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Conflict in Sudan disrupts the summer planting season and increases the risk of famine


In this period of the year 2022, Sudan suffered from the accumulation of crops among farmers due to the lack of government funds allocated to purchase them in light of an economic crisis.

Hundreds of daily workers with their tools are lying on the ground in an area in Gedaref state in southeastern Sudan, waiting for farmers to hire them, but they are unusually absent this year with the start of the summer crop season, after the conflict affected the sector.

In mid-May, the rainy season begins in Gedaref State, near the border with Ethiopia, which produces about 40% of Sudan’s grain crop. And with the rains, the summer agricultural season begins.

“I arrived here from Kordofan five days ago, and no one offered me a job,” the daily-worker Mohamed Haroun told AFP.

And the worker, who was lying on the ground next to his tools, adds, “In the past, I did not wait for more than one day… Now I have run out of all my money, and I do not know how to manage my food.”

The beginning of the summer planting season, which is the most important in the country, differs radically this year from what preceded it, in light of the conflict that erupted from April 15 between the army led by Abdel Fattah al-Burhan and the Rapid Support Forces led by Mohamed Hamdan Dagalo.

According to the Arab Organization for Agricultural Development, the war caused “significant distortions in the productive structure of the agricultural sector, both plant and animal, especially in areas of intense conflict in Khartoum state, but the productive sector in all countries has been paralyzed.”

The Khartoum-based organization indicated that “the interruption of supply chains (led) to the complete destruction of poultry production systems that are concentrated around Khartoum, as well as the production of vegetables and fruits.”

And the rains have begun to fall on lands that remain large areas without any cultivation, according to an AFP correspondent, which portends additional difficulties in a country where a third of the population was suffering from hunger even before the start of the fighting.

delayed funding

The crisis is not limited to daily-workers, but also affects other sectors related to agriculture, which represents 40% of the country’s GDP and employs 80% of the workforce.

“Under normal circumstances during the past years, we have been suffering from overcrowding of farmers requesting seeds at this time of the year,” says Mirghani Ali, who works in the trade of seeds, fertilizers and agricultural pesticides. However, “the demand is very weak” this year.

Muhammad Abdel Karim, who owns an agricultural land of ten thousand acres (42 million square meters) in which he grows corn, cotton and sunflowers, attributes the reasons for the disruption of the planting season to “banks’ delay in financing.”

He explains that “decisions (with financing) are issued by the presidencies of banks in the capital, and these banks have not been operating since mid-April due to the war,” adding, “Even if late funding comes, we need time to obtain seeds, and the vision is unclear regarding the provision of fertilizer and fuel.” to operate the equipment.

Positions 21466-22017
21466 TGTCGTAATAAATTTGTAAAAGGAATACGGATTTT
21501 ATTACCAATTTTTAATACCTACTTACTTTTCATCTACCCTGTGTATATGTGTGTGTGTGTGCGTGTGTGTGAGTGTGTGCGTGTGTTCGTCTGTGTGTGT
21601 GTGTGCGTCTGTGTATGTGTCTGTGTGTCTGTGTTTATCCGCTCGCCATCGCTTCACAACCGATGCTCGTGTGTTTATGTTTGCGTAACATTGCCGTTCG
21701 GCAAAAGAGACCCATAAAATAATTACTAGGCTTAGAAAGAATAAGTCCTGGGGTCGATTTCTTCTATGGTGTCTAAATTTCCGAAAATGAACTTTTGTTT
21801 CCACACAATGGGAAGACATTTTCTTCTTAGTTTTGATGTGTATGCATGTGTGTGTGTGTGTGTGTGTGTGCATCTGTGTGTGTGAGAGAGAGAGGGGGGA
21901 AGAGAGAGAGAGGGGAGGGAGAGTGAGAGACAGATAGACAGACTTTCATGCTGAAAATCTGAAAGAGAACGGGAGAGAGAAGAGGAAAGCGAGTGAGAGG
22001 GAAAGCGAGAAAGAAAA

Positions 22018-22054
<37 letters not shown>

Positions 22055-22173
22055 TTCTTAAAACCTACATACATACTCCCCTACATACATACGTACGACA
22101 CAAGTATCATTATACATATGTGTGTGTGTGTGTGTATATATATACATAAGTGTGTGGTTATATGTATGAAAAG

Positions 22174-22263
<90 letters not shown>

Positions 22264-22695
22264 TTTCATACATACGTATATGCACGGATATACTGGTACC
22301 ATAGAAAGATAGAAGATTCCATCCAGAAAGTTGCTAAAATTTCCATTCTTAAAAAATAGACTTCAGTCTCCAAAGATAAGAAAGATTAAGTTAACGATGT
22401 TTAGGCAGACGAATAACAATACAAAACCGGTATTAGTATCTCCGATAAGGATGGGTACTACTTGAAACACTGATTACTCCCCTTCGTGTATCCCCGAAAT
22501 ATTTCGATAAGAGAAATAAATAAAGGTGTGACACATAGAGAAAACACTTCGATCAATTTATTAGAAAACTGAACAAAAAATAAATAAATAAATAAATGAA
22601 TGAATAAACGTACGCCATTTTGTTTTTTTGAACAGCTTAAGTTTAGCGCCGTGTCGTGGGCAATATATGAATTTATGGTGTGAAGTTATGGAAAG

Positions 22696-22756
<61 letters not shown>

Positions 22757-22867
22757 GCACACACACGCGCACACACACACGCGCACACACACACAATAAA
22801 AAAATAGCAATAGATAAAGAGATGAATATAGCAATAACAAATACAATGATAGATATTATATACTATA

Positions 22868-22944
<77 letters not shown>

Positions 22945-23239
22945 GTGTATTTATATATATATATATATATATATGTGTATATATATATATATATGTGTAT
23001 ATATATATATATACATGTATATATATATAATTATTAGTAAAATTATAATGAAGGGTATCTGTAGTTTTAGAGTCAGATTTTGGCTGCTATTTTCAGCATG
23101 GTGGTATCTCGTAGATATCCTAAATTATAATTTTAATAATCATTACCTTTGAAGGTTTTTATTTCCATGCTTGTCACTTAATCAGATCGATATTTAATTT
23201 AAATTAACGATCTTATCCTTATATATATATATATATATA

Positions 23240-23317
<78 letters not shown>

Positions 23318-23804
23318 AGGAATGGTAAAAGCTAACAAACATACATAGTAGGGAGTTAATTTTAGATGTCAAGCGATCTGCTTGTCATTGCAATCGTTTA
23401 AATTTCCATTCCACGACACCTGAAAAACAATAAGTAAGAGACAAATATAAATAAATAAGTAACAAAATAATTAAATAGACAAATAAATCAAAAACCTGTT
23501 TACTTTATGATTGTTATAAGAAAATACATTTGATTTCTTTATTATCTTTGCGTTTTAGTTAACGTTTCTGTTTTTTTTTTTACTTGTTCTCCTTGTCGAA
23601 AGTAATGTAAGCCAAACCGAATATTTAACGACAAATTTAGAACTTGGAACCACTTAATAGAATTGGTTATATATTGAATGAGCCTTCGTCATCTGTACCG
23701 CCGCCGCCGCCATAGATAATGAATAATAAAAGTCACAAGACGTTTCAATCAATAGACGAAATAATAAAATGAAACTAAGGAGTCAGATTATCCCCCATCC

Despite promises to provide funds, including what was reported by the Sudanese News Agency (SUNA) on the head of the Rain Sector Caucus, Yasser Ali Saab, regarding the commitment of the Ministry of Finance and the Central Bank to financing farmers, this does not dispel concern about the fate of the season.

In this period of the year 2022, Sudan suffered from the accumulation of crops among farmers due to the lack of government funds allocated to purchase them in light of an economic crisis.

According to data from the Food and Agriculture Organization of the United Nations, the 2022 grain-growing season in Sudan, which was harvested last March, witnessed quantities of sorghum, wheat and millet reaching 7.4 million tons.

Although this production represented a 45 percent increase over the previous season, the organization judged that it was still not enough to meet the country’s needs.

Since the Russian invasion of Ukraine in February 2022 and its repercussions on global grain and fuel prices, food crises have loomed, especially in countries whose imports depend mainly on these two countries, including Sudan.

investment suspension

The United Nations confirms that 25 million people, more than half of Sudan’s population, are now in need of assistance and protection.

Preparing the land before it rains is a prerequisite for a fruitful season, according to farmer Hussein Ibrahim from Gedaref.

“There are areas where the rains fell, and access to them became very difficult,” he explains.

“Many farmers will not be able to deliver workers, seeds or fuel to their (agricultural) projects,” he added.

Roads are cut off by gunfire, import and export traffic in the country has largely come to a halt, and many warehouses have been robbed. All this, according to experts, threatens to accelerate famine in the country.

And the conditions the country is going through began to be directly reflected in investment, as the major investment group, “Al-Hajjar”, which works with thousands of farmers, announced, “the suspension of all investment work in Sudan, as of May 1,” until it “allows Circumstances will return things and business to normal.”

“We have decided to exempt all employees from any job burdens or obligations after June 30,” the group, which was founded nearly 120 years ago, added in a statement.

Merry C. Vega is a highly respected and accomplished news author. She began her career as a journalist, covering local news for a small-town newspaper. She quickly gained a reputation for her thorough reporting and ability to uncover the truth.

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